Hartford, Conn. — The bulk of long-term-care insurance, covering a half-million Americans, was sold to individuals. Until recently few policies were part of employer-sponsored health coverage, but that is changing. For instance, Alaska and Maryland have begun offering long-term-care insurance to their employees, through private companies. Two insurance companies, Aetna and John Hancock, offer plans to their employees as do Proctor & Gamble and American Express. The American Association of Retired Persons (AARP) offers its 28 million members long-term-care insurance, at group rates.
Most employers pay part of the cost of conventional health insurance. But most employees foot the entire bill for long-term-care protection, says Robert Hall, an underwriting officer at Aetna.
That's because employers ``face a great unfunded liability'' of tens of millions of dollars of health insurance, says John Dwyer, ``and they are certainly not looking to add to that.'' Mr. Dwyer is an actuary in the employee-benefits department of Travelers Insurance Company.
Yet plans that employers sponsor and their employees finance have definite advantages over individual plans, Mr. Hall says. The costs are less, for one thing.
Premiums are ``very difficult'' for many elderly, concedes Ronald Hagen, AARP's director of insurance services.
Aetna, which began offering individual policies three years ago, now has more than 40,000 in force, Karl Michaelson says, and is adding new ones at the rate of 250 a day. But it's not cheap: ``Our average [annual] premium has been running a little under $1,000.'' He is director of health underwriting of Aetna's personal financial security division.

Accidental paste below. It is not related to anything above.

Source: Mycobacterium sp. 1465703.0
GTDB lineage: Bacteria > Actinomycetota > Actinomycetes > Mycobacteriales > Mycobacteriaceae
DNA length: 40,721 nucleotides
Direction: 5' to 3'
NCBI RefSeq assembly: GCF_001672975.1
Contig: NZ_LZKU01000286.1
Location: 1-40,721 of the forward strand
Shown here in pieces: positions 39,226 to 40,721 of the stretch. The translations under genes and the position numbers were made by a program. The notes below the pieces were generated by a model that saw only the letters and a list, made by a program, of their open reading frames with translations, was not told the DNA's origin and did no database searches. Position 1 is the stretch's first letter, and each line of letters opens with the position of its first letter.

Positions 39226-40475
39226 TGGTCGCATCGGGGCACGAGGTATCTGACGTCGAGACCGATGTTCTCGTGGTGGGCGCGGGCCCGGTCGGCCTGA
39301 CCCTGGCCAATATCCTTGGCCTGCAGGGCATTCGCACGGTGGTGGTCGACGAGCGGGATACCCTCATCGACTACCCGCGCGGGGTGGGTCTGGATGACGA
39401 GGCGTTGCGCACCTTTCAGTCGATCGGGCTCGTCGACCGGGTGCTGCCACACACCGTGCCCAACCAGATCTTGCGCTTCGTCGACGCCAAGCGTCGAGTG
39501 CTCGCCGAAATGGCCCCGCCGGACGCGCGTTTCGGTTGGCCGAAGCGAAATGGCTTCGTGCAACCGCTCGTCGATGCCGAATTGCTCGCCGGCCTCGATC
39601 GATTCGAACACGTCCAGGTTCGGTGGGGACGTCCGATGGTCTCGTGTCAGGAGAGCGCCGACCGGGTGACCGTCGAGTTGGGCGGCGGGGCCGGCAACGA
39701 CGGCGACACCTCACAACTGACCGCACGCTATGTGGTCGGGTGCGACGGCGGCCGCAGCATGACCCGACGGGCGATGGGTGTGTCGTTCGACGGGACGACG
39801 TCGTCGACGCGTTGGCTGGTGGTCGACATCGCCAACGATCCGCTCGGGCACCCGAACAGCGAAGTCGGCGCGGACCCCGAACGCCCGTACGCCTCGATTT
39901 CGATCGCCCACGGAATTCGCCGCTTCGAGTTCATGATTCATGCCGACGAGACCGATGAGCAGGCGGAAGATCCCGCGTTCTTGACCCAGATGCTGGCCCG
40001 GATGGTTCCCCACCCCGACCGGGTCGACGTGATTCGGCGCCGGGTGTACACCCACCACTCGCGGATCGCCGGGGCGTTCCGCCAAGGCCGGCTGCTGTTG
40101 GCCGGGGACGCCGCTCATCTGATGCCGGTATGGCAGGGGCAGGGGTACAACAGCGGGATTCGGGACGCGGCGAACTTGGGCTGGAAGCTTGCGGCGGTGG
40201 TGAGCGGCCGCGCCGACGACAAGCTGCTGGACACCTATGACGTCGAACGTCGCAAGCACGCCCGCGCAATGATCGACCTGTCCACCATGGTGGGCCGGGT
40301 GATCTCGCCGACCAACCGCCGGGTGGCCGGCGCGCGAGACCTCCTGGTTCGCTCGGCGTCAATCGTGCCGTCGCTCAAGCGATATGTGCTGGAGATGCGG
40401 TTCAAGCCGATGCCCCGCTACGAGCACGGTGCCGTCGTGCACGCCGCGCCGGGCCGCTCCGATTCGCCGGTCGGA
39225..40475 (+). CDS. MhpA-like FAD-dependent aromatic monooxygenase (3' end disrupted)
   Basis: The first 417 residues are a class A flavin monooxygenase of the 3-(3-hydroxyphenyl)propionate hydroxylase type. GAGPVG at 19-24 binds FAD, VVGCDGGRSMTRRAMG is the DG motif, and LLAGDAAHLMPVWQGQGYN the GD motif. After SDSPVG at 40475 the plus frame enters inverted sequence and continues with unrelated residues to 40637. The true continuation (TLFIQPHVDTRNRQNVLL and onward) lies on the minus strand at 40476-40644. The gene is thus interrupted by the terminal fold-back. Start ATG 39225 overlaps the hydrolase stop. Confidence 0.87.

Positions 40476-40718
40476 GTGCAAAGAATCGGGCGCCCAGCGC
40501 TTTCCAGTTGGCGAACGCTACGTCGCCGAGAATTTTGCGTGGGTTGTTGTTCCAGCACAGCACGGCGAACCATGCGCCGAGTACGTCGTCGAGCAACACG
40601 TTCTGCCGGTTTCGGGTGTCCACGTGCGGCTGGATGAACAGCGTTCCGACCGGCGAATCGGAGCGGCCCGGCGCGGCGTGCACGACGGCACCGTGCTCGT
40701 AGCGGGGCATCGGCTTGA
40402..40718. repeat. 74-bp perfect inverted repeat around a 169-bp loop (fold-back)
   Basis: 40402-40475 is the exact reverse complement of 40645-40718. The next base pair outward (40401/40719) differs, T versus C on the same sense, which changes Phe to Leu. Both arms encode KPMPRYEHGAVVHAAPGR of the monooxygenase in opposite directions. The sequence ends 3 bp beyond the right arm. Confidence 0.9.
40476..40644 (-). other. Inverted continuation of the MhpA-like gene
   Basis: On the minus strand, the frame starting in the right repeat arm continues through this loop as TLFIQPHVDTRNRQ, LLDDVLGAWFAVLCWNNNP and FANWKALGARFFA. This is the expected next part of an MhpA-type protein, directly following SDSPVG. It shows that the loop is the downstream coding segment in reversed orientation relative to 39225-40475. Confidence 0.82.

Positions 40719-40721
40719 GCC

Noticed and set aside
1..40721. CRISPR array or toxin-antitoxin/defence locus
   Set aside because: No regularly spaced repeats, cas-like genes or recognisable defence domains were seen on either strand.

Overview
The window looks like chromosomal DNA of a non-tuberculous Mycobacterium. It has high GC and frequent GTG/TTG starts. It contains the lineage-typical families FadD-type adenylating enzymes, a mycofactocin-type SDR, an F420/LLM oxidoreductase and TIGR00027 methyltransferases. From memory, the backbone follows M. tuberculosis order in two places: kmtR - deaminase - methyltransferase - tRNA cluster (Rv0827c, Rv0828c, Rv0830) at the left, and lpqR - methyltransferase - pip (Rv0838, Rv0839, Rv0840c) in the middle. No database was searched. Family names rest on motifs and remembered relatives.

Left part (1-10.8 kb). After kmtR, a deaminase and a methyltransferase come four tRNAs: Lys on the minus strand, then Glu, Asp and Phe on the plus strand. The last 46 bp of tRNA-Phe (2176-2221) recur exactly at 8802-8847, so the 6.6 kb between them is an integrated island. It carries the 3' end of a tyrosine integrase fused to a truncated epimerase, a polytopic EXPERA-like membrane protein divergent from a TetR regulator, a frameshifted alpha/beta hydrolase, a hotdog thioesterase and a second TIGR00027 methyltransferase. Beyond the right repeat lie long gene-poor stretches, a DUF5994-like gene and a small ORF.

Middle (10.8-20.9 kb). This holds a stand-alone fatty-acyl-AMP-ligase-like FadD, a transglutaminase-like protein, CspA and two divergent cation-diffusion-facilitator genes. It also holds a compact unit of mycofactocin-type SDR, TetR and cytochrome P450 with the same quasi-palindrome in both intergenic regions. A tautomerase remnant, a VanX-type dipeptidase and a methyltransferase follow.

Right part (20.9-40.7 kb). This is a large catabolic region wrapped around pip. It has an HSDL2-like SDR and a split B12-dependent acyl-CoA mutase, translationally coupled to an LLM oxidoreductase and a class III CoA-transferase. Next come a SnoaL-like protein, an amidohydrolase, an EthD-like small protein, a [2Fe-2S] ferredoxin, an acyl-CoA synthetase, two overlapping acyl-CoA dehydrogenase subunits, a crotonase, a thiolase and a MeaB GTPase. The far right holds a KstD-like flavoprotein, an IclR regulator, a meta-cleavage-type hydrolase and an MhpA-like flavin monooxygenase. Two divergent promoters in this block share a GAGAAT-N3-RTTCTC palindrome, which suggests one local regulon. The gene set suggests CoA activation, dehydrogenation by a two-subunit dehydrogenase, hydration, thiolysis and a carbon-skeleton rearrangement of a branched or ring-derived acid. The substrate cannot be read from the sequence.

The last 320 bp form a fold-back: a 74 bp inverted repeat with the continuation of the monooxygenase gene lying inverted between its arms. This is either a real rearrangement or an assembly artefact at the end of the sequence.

Policies ``have become more comprehensive,'' says Bruce Boyd, chairman of the long-term-care task force of the Health Insurance Association of America. An increasing percentage of the policies no longer require prior hospitalization, cover Alzheimer's costs, are guaranteed renewable, and promise that the premium will not increase.
Some policies offer innovative features. First Penn-Pacific Life Insurance Company recently came out with a life-insurance rider that will help meet the cost of nursing-home care by beginning to pay in advance the death benefit for a policyholder admitted to a nursing home.
Thus far, most long-term-care insurance is ``institutionally biased,'' AARP's Hagen says. It's much more likely to provide money for care in nursing homes than for assistance at home.
There are good reasons for this, says Ian Rolland, president of Lincoln National Insurance Corporation. ``It's hard to define'' not only long-term care but who requires it. An insurer would have ``to make sure that the person is in need of long-term care, and should get the benefit.'' Inasmuch as the potential exists for aid to literally millions of American homes, enormous amounts of checking would be required.